PITTSBURGH (AP) — The Pittsburgh Steelers have been 0-2 before. They've struggled on offense before. They've had issues on defense before. They've been blown out by the Patriots before. They've lost close games at home before.
Yet for the last 15 years, quarterback Ben Roethlisberger has served as the steadying force. The voice that cuts through the noise. The one constant as the faces around him changed. The foundation of a team that hasn't endured a losing season since the day he took the job in 2004.
And now he's gone. At least for now. Done in by an elbow injury that cut short his 16th season after just six quarters of work, leaving the Steelers to find a way to move forward without him.
No pressure Mason Rudolph. All you have to do is take over for a guy with two Super Bowl rings and a reputation as one of the NFL's fiercest competitors. An alpha dog among alpha dogs. It's a challenge Rudolph insists he's ready for.
"You've got to react to adversity," Rudolph said Monday shortly after the team placed Roethlisberger on injured reserve "And I'm getting to play football and getting to fulfill a dream and continue this at this level, and I am excited to do that."
Rudolph didn't look overcome by the moment after stepping in for Roethlisberger in the second half on Sunday against Seattle, throwing for 112 yards with two touchdowns and an interception that only materialized after wide receiver Donte Moncrief let a pass go through his hands before smacking off his facemask. The 24-year-old played with energy and confidence. The Steelers lost 28-26 , but may have found a new identity — perhaps temporary, perhaps not — in the process.
"He gets fired up," running back Jaylen Samuels said. "He got something about him when he's doing something good, it gets everybody going. He has something about him."
Good, because Pittsburgh could certainly use a spark. A week after getting torched by the Patriots, the Steelers returned home to lose both their captain and the game. The defense let Russell Wilson do what he wanted over the final three quarters, and while Rudolph looked solid, the running game sputtered outside of a 23-yard first-quarter burst by rookie Benny Snell Jr.
"Everyone has to just play for each other, all as one," wide receiver JuJu Smith-Schuster said. "Yes (Roethlisberger) is a huge factor in our offense, in our game plan. He makes our offense go. So there's no doubt about that. But that being said, having (Rudolph) back there, it's not going to change. We're just going to play like the way we play and go hard every day."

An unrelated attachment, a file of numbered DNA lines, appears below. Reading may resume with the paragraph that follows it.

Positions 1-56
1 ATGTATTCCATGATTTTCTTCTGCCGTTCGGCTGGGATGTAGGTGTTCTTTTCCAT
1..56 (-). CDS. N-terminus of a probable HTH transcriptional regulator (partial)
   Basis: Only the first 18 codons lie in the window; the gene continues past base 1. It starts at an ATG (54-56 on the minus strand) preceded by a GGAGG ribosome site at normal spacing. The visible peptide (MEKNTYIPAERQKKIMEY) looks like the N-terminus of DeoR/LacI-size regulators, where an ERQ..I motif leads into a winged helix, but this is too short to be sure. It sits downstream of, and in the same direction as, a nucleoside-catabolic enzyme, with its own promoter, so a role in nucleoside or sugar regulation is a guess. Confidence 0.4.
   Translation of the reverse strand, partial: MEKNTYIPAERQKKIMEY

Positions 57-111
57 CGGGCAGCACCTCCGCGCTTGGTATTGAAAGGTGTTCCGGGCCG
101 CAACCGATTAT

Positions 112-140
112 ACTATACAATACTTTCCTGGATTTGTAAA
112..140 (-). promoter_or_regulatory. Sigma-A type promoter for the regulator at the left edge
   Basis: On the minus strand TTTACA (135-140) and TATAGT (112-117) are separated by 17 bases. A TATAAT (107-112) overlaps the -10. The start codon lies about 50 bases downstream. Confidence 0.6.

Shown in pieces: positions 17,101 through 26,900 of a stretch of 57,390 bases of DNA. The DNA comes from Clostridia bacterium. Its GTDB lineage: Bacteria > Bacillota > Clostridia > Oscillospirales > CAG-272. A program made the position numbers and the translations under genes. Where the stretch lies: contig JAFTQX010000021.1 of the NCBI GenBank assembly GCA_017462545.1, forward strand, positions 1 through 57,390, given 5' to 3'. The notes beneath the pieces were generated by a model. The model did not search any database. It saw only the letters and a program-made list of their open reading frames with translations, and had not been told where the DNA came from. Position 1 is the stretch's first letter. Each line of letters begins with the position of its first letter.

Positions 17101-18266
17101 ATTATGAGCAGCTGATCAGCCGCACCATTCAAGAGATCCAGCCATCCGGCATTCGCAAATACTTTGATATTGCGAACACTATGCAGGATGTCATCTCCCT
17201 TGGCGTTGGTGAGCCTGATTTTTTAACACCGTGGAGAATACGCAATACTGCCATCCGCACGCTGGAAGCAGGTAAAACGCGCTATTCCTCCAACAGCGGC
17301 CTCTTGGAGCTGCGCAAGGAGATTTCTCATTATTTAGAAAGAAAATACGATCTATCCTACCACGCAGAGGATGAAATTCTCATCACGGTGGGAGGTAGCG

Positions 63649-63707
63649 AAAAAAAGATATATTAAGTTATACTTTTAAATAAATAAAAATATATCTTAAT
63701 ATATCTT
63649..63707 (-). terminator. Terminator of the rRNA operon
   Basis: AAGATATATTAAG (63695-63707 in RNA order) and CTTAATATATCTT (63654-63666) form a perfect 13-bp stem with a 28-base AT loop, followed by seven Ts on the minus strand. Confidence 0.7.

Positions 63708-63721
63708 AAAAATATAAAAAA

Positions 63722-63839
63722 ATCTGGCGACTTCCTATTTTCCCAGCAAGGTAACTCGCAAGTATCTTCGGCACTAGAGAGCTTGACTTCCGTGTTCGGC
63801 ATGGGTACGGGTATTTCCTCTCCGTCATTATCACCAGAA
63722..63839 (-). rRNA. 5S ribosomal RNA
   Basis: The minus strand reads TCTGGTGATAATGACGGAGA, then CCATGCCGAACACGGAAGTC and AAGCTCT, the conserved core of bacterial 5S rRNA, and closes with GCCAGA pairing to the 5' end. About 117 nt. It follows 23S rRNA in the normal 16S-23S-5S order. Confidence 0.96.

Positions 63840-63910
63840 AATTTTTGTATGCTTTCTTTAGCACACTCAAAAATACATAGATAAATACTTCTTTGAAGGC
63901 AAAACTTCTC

Tight end Vance McDonald was an afterthought in Week 1. He responded by getting the first two-touchdown game of his career , scoring on a pair of fourth-quarter tosses from Rudolph. It was a promising sign for a passing game that is still looking for a volunteer to take some of the focus off Smith-Schuster.
WHAT NEEDS HELP
When guard Ramon Foster walked past defensive end Cam Heyward's locker late Sunday afternoon, Heyward told his longtime teammate Pittsburgh's problem isn't the offense but the defense. Heyward isn't exactly wrong. Though the Steelers did sack Wilson four times and create two turnovers that resulted in touchdowns, it also couldn't get off the field in the final minutes. Seattle drained the final 5:34 off the clock to preserve a two-point lead.
"They converted a fourth-and-1, which is unacceptable as a defense," said Heyward, who called his play "disappointing."
Rudolph. The Steelers had a first-round grade on Rudolph following his record-setting career at Oklahoma State, the main reason they took him with the 76th overall pick in 2018 even with Roethlisberger adamant he was going to play well into his late-30s. Rudolph has the arm strength to make the big-time throws and the legs to make something happen on the move.
Moncrief. After a forgettable debut in New England in which he only caught three of the 10 passes Roethlisberger threw his way, Moncrief was even worse against Seattle. He didn't see the field after setting up Seattle's interception and could be sliding down the depth chart.
Linebacker Anthony Chickillo's right leg remained in a walking boot on Monday as he deals with plantar fasciitis. Running back James Conner (knee) and safety Sean Davis (shoulder) appear to be shorter-term concerns.
1999 — The last time the Steelers won a road game against San Francisco. Pittsburgh heads west to face the unbeaten 49ers (2-0) on Sunday.
Making sure Rudolph, a self-professed "football nerd," is up to speed before his first NFL start, and trying to figure out things in the secondary after Wilson completed 29 of 35 passes for 300 yards and three touchdowns.